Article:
For Immediate Release: March 24, 2023

Contact: | (215) 380-9327

Philadelphia Water Dept. Statement on Proposed PFAS Regulations

PHILADELPHIA – On March 14, 2023 the U.S. Environmental Protection Agency announced proposed national primary drinking water regulations for certain PFAS compounds. These proposed regulations include a maximum contaminant level (MCL) of four parts per trillion each for PFOA and PFOS and an enforceable limit on a combination of PFNA, PFHxS, PFBS, and GenX.

Please see the below statement on this proposal: 

“The Philadelphia Water Department (PWD) has spent years following the latest science on PFAS, and proactively worked to analyze the concentrations of PFAS compounds in our drinking water. We have shared the results of that work with the public on our website: PFAS Management

In January 2023, the state of Pennsylvania set its own limits of 14 parts per trillion (ppt) for PFOA and 18 ppt for PFOS in drinking water to protect human health. PWD found PFAS levels well below the criteria for drinking water in Pennsylvania. However, the proposed EPA standards for PFAS are much more stringent.

We are currently evaluating PFAS treatment technologies for drinking water, including established technologies for PFAS removal such as granular activated carbon, reverse osmosis, and ion exchange, and a host of emerging technologies that may provide cost-effective solutions.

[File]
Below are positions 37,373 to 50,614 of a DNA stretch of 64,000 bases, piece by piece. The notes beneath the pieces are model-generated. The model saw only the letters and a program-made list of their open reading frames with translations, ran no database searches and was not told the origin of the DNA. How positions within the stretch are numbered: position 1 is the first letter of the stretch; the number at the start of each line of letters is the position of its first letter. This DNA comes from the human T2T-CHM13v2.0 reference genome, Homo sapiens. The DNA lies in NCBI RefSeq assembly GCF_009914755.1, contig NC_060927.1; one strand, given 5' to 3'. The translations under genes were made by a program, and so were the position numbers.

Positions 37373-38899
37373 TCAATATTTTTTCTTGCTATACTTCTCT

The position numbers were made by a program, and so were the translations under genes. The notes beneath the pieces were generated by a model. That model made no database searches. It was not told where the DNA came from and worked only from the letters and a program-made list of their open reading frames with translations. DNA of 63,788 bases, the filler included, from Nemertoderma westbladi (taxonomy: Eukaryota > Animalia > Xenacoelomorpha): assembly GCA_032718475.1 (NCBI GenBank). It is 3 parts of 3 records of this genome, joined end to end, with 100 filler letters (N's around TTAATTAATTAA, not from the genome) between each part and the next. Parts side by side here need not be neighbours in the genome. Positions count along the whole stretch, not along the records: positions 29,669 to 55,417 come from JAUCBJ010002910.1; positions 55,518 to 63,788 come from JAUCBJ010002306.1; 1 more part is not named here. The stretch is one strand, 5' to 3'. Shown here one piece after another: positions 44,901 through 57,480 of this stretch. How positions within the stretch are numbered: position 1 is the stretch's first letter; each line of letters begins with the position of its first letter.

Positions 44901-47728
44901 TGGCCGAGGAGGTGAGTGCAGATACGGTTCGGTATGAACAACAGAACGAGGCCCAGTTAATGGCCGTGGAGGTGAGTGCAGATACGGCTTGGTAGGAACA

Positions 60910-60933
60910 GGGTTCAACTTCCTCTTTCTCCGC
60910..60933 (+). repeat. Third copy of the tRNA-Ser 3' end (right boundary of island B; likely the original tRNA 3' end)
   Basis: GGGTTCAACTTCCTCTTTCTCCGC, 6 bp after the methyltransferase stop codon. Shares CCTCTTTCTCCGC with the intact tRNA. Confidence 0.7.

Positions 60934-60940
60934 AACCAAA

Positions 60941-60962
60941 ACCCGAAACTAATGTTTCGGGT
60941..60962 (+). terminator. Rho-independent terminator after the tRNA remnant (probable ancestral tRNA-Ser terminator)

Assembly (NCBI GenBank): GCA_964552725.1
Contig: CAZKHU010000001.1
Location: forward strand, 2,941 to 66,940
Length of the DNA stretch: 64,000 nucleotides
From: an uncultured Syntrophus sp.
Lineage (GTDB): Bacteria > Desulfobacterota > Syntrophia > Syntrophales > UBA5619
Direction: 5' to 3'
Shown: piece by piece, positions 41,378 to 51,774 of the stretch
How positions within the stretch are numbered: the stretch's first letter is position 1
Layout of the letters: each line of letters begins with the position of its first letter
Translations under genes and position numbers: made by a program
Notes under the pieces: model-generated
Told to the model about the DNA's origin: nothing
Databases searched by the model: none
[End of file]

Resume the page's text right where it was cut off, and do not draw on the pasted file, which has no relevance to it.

Our goal is to start evaluating the top technologies within the next year at our Advanced Drinking Water Treatment Pilot Facility. We do not yet have a cost estimate for PFAS treatment and are reviewing that expense along with the feasibility of upgrades, which includes availability of materials, required maintenance, construction, and compatibility with our existing treatment process. PWD continues to track and investigate how federal funding may help support these treatment upgrades.

PWD is one of many water utilities nationwide that may be required to upgrade its treatment process to comply with these proposed regulations. While we are committed to providing safe, clean drinking water, the cost burden should not be passed along to customers through higher water bills. PFAS producers and manufacturers must be held accountable for the control of this pollution at its sources and for its cleanup.”

The EPA anticipates finalizing the rule by the end of 2023.

More information is available on the EPA website here.